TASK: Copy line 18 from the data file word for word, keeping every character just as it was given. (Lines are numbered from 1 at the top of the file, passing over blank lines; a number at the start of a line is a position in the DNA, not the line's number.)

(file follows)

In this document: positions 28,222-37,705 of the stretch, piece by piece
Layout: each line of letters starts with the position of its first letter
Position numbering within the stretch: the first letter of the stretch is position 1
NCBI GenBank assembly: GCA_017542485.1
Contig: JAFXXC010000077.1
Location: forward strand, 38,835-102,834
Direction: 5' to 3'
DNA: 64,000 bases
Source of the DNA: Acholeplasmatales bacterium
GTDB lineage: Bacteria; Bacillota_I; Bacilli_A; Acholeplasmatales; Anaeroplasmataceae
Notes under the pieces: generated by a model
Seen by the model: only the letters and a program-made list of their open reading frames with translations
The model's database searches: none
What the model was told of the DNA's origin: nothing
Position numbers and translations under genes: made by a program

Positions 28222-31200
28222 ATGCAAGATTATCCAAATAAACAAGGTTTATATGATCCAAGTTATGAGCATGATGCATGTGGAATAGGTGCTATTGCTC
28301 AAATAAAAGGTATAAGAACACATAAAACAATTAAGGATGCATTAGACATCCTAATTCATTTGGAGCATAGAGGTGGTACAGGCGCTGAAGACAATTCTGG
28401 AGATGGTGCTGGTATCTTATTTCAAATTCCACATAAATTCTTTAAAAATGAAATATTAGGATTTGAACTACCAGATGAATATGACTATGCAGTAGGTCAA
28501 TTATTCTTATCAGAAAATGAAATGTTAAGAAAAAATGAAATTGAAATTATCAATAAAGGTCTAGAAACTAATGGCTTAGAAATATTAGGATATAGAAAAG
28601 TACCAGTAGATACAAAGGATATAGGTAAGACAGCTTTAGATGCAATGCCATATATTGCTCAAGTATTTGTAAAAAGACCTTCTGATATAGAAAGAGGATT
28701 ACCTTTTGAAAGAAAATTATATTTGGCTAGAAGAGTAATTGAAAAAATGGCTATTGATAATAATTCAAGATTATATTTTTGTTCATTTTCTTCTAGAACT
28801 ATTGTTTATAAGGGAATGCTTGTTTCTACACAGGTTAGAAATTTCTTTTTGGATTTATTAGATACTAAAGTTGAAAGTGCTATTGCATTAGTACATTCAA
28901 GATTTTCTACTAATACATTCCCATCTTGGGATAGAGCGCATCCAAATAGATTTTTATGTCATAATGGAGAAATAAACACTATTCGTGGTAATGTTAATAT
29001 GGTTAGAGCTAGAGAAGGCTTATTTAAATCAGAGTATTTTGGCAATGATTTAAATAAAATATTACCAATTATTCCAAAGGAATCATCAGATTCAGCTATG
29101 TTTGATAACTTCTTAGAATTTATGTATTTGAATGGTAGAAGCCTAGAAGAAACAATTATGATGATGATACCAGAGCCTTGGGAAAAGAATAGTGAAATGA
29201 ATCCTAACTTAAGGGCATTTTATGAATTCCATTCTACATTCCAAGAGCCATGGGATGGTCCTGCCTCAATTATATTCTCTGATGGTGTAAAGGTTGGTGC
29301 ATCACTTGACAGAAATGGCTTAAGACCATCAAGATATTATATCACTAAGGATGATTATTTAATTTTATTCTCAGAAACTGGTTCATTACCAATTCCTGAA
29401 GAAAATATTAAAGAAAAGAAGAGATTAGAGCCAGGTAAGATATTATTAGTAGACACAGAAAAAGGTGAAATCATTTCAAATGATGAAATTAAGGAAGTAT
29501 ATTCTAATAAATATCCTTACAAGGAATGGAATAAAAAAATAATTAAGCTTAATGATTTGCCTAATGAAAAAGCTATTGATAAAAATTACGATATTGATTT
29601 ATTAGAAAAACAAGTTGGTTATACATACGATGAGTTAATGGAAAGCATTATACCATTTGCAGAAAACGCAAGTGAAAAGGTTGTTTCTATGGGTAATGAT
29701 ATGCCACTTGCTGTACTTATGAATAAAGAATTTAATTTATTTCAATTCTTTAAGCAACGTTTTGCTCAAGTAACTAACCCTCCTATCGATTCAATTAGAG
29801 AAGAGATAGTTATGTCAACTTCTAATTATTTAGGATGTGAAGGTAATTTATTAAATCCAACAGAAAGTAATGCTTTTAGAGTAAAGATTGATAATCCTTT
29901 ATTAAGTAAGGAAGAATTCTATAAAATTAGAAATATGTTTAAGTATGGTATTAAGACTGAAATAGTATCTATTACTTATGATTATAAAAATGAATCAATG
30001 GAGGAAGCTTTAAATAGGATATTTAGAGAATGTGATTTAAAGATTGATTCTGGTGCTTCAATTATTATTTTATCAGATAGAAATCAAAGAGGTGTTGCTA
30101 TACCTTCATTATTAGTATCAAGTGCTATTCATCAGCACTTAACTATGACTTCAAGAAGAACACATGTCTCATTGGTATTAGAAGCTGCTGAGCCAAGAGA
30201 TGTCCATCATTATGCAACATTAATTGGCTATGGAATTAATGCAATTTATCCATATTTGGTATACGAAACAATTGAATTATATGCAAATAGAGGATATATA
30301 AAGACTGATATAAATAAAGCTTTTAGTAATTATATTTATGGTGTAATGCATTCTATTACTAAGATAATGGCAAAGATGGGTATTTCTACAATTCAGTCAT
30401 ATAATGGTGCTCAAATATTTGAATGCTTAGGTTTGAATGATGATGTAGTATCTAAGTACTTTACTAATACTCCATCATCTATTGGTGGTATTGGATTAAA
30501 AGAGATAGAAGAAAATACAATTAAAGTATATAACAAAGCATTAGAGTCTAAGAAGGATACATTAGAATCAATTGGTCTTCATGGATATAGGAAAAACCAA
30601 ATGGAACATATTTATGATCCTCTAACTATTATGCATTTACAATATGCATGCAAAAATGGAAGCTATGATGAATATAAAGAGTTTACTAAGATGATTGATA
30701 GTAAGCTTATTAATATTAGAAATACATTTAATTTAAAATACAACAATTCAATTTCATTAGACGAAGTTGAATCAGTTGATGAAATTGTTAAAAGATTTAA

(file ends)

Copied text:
28301 AAATAAAAGGTATAAGAACACATAAAACAATTAAGGATGCATTAGACATCCTAATTCATTTGGAGCATAGAGGTGGTACAGGCGCTGAAGACAATTCTGG